Hours after Georgian President Mikheil Saakashvili rejected the opposition's ultimatum to step down, opposition leaders threatened to seize systematic control of the country using civil disobedience.
Opposition leaders announced a blockade of streets in front of parliament, the presidential residence and the Georgian Public Broadcasting headquarters every day between 3 pm and 9 pm in Tbilisi.
Levan Gachechiladze, the former presidential candidate, told EurasiaNet that the opposition plans to extend these blockades throughout the capital and, eventually, to the rest of the country until Saakashvili resigns.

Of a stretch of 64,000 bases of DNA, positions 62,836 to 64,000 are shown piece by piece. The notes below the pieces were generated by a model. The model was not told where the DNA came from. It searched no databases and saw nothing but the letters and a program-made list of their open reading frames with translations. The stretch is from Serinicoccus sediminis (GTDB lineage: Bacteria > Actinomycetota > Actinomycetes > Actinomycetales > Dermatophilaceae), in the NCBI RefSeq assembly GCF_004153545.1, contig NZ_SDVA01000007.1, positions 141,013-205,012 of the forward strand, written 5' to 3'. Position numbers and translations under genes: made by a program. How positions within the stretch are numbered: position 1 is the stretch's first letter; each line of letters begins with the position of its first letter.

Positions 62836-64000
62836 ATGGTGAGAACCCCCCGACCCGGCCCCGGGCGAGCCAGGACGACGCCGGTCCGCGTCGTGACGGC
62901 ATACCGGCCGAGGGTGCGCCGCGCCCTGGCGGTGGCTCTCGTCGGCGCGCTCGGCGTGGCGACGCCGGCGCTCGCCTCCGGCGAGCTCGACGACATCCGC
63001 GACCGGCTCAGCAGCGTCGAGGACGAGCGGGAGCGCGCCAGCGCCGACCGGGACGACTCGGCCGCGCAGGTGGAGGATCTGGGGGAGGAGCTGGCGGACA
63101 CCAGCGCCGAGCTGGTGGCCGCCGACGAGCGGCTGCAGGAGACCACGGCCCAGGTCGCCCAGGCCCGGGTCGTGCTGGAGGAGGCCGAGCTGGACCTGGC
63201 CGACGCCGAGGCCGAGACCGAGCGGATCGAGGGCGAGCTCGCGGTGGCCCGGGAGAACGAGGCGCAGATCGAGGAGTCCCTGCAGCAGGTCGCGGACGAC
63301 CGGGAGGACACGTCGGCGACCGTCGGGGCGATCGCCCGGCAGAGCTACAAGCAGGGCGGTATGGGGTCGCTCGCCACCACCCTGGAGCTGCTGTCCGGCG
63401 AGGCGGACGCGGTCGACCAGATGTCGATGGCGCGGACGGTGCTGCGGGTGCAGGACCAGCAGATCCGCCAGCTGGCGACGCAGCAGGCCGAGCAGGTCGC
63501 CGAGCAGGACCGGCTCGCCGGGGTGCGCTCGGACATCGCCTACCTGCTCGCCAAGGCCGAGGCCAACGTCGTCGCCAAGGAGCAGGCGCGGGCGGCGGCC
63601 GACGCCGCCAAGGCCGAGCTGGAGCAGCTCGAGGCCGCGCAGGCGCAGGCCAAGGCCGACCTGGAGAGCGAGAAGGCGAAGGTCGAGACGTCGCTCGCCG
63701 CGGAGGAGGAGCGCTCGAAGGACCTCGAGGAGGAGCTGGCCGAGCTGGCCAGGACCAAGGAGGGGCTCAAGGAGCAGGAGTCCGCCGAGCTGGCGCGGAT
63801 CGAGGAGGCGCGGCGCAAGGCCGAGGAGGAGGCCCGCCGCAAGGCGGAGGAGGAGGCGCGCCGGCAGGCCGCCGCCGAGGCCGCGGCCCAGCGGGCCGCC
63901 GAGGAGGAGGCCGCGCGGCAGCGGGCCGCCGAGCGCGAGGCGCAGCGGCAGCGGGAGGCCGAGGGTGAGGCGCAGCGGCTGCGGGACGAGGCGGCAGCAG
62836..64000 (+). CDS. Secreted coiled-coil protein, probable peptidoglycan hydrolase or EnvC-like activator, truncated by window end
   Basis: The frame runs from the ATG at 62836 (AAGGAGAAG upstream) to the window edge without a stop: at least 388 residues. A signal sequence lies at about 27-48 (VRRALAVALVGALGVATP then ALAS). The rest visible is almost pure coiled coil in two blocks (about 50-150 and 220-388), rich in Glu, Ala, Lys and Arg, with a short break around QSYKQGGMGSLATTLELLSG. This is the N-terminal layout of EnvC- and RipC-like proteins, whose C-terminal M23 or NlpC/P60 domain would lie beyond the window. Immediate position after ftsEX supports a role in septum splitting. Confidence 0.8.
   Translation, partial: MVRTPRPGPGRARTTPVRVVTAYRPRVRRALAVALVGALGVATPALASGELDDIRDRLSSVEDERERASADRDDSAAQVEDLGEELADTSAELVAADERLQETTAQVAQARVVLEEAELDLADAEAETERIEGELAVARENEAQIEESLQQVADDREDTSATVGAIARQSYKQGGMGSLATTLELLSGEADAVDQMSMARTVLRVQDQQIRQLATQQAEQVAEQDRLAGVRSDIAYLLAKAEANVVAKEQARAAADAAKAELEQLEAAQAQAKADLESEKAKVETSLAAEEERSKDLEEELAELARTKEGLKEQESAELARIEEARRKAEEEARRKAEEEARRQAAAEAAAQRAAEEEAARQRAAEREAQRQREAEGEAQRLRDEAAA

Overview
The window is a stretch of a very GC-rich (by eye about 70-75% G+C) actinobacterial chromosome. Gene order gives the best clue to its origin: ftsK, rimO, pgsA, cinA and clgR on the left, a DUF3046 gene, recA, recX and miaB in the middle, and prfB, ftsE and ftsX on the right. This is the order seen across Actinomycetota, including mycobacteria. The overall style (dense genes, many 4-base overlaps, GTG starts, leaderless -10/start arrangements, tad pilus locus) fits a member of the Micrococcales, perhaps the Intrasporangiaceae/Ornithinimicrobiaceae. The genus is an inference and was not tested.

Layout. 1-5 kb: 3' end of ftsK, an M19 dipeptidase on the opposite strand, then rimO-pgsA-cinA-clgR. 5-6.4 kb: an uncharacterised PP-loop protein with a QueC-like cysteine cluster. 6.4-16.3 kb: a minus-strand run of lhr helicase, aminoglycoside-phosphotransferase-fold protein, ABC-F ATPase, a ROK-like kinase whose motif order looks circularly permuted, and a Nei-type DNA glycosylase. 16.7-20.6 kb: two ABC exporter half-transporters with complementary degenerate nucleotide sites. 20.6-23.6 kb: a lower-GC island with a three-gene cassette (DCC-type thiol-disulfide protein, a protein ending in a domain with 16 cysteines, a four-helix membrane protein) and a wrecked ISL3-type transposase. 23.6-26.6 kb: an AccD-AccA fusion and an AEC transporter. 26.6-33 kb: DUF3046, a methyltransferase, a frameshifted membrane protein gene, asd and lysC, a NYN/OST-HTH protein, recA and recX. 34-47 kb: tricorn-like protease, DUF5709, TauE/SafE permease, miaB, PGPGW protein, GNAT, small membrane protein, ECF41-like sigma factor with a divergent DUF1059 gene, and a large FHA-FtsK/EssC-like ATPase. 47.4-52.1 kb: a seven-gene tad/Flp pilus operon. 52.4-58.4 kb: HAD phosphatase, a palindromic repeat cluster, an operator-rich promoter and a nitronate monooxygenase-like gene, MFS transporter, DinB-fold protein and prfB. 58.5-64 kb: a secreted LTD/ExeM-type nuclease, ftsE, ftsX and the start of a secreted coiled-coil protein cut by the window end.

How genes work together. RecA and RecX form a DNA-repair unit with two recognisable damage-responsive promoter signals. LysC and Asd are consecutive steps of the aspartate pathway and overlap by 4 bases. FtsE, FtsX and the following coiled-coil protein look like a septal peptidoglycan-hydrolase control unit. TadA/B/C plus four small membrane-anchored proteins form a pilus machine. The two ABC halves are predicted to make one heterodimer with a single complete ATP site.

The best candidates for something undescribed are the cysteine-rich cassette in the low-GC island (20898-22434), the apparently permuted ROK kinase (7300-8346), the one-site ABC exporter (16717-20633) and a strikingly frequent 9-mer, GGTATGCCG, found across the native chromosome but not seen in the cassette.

At an afternoon briefing, National Security Council Secretary Eka Tkeshelashvili told reporters that the government "will not obstruct" protestors from closing the three roads, two of which are major thoroughfares.
"We will have to see for tomorrow how the situation develops," Tkeshalashvili said, noting that the government's official policy is to allow people to demonstrate. "We are counting on the wisdom of our public as well." Uniformed police in the Georgian capital remain minimal, but alert.
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Molly Corso is a freelance reporter based in Tbilisi. Elizabeth Owen is EurasiaNets Caucasus news editor also based in Tbilisi.